The Gutting of the Gore

On January 25th, after a long four year process and much debate, Hamilton City Council voted to approve the demolition of four heritage buildings on the south side of Gore Park. After years of demolition by neglect, the properties will be torn down and mostly replaced. The remaining pre-Confederation facades of 18-22 King Street East will be restored with the help of City grants. This is simply reward for neglect, a routine that has become all too common in Hamilton. Again and again it results in boarded-up, deteriorating heritage buildings which become eyesores and embarrassments to all of us. Unfortunately, when properties are neglected and fall into such disrepair, it’s often impossible for many people to see the heritage value or future potential these buildings hold.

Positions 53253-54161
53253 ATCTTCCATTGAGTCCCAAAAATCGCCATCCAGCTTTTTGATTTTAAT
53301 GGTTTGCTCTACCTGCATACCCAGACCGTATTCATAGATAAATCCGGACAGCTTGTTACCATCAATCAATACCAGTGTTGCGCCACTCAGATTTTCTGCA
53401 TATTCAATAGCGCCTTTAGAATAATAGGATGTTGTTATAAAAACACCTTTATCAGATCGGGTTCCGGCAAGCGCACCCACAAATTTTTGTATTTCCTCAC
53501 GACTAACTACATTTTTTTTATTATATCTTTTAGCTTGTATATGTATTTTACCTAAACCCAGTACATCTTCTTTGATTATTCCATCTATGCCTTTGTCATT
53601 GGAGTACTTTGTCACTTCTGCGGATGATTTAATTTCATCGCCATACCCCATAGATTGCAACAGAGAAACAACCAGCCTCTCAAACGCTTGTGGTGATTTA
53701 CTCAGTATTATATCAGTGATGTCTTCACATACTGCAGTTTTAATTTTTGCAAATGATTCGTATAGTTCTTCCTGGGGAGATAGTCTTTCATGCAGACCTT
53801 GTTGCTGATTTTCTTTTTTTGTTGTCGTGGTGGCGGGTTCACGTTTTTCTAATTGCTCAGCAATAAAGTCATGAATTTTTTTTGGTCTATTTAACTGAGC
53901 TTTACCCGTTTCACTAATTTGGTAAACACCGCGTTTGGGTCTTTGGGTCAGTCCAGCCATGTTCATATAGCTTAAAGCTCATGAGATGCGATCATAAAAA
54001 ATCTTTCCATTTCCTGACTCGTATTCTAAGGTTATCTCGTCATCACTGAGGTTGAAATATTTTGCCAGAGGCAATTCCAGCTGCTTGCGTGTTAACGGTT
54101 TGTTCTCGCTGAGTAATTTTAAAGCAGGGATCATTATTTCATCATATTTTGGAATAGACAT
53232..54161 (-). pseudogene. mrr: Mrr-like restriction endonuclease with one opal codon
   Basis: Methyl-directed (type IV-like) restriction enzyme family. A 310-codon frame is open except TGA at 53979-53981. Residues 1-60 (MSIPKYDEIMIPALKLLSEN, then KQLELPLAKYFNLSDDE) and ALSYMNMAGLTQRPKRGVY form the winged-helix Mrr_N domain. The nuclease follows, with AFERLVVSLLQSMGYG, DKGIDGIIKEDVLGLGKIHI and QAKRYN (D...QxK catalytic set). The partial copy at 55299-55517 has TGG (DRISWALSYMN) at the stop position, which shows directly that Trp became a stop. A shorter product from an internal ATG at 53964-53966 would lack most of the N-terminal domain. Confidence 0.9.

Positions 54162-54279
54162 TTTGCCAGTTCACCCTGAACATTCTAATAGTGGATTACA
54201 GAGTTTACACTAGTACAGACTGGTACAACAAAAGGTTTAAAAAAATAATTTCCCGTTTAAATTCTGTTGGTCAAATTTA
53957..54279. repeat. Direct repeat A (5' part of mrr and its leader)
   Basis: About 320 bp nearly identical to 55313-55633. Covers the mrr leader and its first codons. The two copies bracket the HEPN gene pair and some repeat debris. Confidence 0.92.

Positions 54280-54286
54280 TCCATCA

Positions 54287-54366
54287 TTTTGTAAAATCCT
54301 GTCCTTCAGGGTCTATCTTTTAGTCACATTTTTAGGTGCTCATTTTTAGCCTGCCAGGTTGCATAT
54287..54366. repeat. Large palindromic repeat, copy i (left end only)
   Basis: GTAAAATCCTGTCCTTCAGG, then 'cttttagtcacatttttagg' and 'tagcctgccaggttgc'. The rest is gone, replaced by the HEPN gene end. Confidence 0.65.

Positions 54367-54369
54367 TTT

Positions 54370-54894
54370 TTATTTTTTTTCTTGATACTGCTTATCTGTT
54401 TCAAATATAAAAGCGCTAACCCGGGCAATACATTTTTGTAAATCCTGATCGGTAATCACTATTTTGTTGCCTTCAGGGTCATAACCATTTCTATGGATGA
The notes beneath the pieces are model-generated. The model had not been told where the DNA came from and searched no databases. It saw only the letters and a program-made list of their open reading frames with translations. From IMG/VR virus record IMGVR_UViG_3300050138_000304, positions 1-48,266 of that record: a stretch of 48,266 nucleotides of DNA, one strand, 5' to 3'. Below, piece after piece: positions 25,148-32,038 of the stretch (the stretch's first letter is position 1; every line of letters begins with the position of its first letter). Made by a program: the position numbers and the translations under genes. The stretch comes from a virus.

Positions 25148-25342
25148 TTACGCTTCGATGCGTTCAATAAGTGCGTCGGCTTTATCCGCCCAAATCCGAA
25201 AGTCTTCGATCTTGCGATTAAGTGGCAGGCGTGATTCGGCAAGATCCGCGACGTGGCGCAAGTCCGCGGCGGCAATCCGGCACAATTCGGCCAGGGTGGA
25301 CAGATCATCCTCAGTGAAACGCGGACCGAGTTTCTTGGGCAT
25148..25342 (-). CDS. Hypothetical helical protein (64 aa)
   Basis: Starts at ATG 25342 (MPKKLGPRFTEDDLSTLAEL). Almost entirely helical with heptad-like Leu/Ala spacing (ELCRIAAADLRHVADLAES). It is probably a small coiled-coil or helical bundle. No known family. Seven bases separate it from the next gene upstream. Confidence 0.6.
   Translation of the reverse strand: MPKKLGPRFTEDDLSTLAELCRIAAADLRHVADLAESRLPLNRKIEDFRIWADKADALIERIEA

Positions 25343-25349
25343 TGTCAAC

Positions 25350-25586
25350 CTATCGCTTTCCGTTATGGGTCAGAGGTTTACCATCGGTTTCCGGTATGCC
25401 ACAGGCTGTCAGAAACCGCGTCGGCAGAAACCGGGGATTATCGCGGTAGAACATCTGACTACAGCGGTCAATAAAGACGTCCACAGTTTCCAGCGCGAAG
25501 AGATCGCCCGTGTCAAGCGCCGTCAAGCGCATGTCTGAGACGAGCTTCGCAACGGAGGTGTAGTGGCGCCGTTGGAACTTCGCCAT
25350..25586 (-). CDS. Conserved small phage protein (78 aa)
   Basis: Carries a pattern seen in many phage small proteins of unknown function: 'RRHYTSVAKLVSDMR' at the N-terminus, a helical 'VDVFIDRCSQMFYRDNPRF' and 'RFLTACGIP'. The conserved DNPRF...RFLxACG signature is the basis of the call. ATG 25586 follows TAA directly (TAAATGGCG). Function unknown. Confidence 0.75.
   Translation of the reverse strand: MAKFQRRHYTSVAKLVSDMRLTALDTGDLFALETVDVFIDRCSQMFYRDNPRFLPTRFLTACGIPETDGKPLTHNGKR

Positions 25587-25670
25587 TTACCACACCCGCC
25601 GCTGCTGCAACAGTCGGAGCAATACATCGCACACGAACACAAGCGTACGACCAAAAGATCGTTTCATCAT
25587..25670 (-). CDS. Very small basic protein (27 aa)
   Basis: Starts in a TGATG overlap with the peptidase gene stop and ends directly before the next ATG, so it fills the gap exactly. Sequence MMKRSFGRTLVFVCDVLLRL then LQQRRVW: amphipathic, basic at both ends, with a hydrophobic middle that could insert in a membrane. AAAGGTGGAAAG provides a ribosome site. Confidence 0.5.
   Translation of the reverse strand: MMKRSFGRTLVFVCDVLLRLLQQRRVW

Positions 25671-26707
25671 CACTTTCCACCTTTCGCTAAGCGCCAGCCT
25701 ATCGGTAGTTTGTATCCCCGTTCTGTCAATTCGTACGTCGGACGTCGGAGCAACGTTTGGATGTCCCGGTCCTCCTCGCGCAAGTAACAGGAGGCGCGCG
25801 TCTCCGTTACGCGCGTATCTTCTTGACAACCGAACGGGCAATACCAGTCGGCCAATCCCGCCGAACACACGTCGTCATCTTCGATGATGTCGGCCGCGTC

In many ways, our buildings provide the strongest tangible evidence of Hamilton’s history. When you remove the buildings, you remove the history. Built in the early 1840’s, 18 – 22 King Street East, were among to earliest establishments in the Town of Hamilton, which had been laid out by George Hamilton in 1816. The buildings are located on what was the northern border of this town, in a prime location adjacent to the dirt track of James Street North, which led to the harbour. The buildings at 18 – 20 King Street East were operated by the Kerr brothers as a wholesale dry goods store.